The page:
HOME OFFICE, AFTER: A fresh coat of paint and new window treatments turned this room into a great home office. A large wooden desk defines the space as an office and continues the antique charm of the rest of the house.

Blank Canvas

KID'S ROOM, BEFORE: This upper-level room was spacious and the double windows filled the space with natural sunlight.

Kid-Friendly Decor

KID'S ROOM, AFTER: With no major construction work to be done, some simple staging was all this room needed. Most of the furniture and decor has been salavaged and repurposed by Nicole.

Full of Potential

GUEST BEDROOM, BEFORE: Grime lined the walls of this bedroom upstairs, but the natural light and sizeable closet was a plus.

Accommodating Features

GUEST BEDROOM, AFTER: The smallish room still feels large with light-colored bedding, walls and curtains.

Pint-Sized Area

PLAYROOM, BEFORE: Just off the dining room was this space that was being used as a bedroom, but its small size and location made it impractical.

Perfect for Toys

PLAYROOM, AFTER: The room's location near the dining room lets parents keep an eye on the kids while entertaining or making dinner. Having a central room for toys also helps keep the rest of the house clutter-free and organized.

Boxed In

BALCONY, BEFORE: In addition to the anicient wood panels encasing this balcony, the top of the structure was left open allowing rain and snow in, but no drainage slot was ever installed.

Open and Airy

BALCONY, AFTER: With the old walls gone, the balcony offers a relaxing lookout over the backyard. The floors were given a weathered look and a drainage slot was isntalled to avoid pooling water after a storm.

Backyard Burden

BACK EXTERIOR, BEFORE: Broken glass, rotting steps and dead vegetation plagued the backyard. The porch foundation was also leaky.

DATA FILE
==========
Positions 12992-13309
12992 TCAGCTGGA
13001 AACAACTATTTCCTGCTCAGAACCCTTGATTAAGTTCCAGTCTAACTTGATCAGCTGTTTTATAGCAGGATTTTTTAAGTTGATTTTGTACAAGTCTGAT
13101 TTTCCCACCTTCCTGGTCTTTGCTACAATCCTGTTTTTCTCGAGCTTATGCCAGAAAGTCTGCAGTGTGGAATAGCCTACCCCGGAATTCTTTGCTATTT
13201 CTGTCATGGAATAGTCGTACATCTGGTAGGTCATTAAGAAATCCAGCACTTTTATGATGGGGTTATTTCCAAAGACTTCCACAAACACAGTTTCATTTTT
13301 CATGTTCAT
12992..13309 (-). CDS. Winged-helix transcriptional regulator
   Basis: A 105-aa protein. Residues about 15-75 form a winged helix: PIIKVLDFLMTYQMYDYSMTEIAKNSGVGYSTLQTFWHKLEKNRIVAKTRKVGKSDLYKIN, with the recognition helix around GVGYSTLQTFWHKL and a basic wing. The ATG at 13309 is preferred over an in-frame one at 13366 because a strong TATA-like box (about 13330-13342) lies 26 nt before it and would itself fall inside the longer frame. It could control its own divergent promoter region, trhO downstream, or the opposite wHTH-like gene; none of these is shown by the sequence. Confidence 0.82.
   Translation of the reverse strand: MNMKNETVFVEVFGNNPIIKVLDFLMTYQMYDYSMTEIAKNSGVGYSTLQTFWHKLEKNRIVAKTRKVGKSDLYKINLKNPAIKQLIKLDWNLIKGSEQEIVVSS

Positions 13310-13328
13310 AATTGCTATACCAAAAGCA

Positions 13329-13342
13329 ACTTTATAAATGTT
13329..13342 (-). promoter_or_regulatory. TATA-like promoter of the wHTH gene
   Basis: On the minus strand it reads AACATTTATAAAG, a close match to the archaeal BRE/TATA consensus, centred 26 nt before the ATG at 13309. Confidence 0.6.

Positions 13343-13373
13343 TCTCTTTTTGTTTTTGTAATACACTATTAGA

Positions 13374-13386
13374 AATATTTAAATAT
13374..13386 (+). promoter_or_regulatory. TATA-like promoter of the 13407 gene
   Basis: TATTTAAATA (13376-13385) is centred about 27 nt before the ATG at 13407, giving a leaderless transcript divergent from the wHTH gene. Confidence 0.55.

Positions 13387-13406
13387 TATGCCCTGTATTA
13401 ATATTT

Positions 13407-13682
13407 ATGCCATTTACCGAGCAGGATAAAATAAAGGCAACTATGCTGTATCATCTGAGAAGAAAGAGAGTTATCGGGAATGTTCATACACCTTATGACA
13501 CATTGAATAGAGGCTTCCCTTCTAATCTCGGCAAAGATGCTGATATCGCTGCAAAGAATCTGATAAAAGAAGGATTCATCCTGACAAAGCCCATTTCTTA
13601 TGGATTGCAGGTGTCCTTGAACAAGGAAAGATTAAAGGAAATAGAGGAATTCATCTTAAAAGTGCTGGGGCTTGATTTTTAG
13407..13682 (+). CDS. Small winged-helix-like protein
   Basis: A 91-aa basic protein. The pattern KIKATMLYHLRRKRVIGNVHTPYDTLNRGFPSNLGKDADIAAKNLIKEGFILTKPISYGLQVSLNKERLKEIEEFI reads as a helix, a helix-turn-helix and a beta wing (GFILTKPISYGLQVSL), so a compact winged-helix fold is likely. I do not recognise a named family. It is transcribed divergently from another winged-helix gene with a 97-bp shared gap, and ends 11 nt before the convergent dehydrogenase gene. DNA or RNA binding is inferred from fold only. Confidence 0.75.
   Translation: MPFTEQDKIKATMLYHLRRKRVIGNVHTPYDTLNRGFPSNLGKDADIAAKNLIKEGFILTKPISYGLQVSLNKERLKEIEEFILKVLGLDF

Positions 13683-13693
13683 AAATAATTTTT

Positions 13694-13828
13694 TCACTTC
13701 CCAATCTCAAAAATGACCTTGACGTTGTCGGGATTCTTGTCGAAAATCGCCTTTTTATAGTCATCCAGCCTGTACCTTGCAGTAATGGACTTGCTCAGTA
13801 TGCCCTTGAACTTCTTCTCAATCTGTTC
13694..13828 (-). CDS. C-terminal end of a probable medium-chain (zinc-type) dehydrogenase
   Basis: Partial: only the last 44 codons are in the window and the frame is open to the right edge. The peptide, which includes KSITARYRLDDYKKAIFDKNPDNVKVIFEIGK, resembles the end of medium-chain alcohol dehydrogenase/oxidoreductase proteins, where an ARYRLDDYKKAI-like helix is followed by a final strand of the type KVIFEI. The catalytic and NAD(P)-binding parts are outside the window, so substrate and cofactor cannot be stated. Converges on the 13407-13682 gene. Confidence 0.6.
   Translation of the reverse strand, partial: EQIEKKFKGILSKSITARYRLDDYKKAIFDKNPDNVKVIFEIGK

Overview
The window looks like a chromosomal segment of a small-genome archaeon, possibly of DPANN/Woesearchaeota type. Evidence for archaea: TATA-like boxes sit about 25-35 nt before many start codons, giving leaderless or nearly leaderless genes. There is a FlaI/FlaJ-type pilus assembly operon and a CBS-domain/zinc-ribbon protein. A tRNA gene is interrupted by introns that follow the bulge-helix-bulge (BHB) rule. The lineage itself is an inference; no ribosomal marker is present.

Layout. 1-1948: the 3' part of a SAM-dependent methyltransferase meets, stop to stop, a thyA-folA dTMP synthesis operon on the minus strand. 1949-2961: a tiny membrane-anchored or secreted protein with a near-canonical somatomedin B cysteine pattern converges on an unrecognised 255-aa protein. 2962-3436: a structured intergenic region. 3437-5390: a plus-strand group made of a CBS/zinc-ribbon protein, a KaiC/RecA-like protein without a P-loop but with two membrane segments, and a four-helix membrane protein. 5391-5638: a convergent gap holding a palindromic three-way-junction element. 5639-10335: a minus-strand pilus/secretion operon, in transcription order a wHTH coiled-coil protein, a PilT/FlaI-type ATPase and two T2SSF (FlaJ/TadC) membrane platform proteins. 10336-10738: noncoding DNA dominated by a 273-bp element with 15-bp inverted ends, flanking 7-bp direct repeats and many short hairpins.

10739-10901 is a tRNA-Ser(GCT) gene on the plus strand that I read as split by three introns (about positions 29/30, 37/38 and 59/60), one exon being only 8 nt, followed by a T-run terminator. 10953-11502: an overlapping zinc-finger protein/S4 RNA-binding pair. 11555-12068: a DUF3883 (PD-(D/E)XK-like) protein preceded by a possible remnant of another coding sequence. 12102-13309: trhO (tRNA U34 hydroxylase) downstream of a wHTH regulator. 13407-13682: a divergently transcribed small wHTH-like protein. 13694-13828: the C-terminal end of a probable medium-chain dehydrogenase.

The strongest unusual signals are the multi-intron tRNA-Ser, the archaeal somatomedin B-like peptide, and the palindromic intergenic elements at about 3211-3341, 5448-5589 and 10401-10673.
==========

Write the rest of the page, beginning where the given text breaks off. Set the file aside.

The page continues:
Oasis on 4th Street

BACK EXTERIOR, AFTER: A new staircase and foundation look like they were always part of the original house. Finally, a tall fence adds privacy to the backyard from the alleyway and neighboring houses.

Sours: https://www.diynetwork.com/shows/rehab-addict/1880s-farmhouse-overhaul-on-diys-rehab-addict-pictures

Blogs Which Will Expand Your Design Consciousness:

The Architectural Observer rarely looks at “important” buildings; the focus is upon overlooked ones.  Some will be antique survivors which have come through time surprisingly intact.  Many will be old buildings which have been altered without regard to their stylistic integrity while others will be new construction which never had any stylistic integrity to begin with.

The decline of architectural integrity is just one more facet of the prolific and ongoing devolution of our culture.  The Architectural Observer calls it like it is!  Are there more important and pressing issues facing us now?  Yes, but everyone needs a distraction from those other issues once in a while.  And besides, this is relevant and much more fun!

There are four kinds of distractions here:

OBSERVATIONS  highlights the lowlights of our built environment – and observes occasional architectural details which might otherwise be overlooked.

PLAN BOOK AND KIT HOUSES examines structures built from mail order plans or actual kits.

PROJECTS follows the progress on a variety of design-related endeavors.

DRAG QUEEN ARCHITECTURE showcases buildings built in one style but which are trying to pass themselves off as a different style.

Let’s face it; we built better buildings in the eighteenth, nineteenth and early twentieth centuries than we do now.  Let’s take a cue from the past and start to remember how buildings are supposed to look and function.  Thanks for joining me – please use the contact form for polite inquiry or to gripe at me.

Sours: http://architecturalobserver.com/empty-for-sixty-years-inside-a-modest-1880s-farmhouse/
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How to Remodel an 1800s Farm Kitchen

By Sarabeth Asaff

Use reclaimed barn boards as an authentic accent in an old farmhouse kitchen.

Older homes have a lot of character that can be capitalized on during a renovation. Farm kitchens from the 1800s are particularly full of character; while these spaces were built to be utilitarian, rather than stylish, many of their attributes can be incorporated into a modern kitchen to give the room an updated period look.

Cabinetry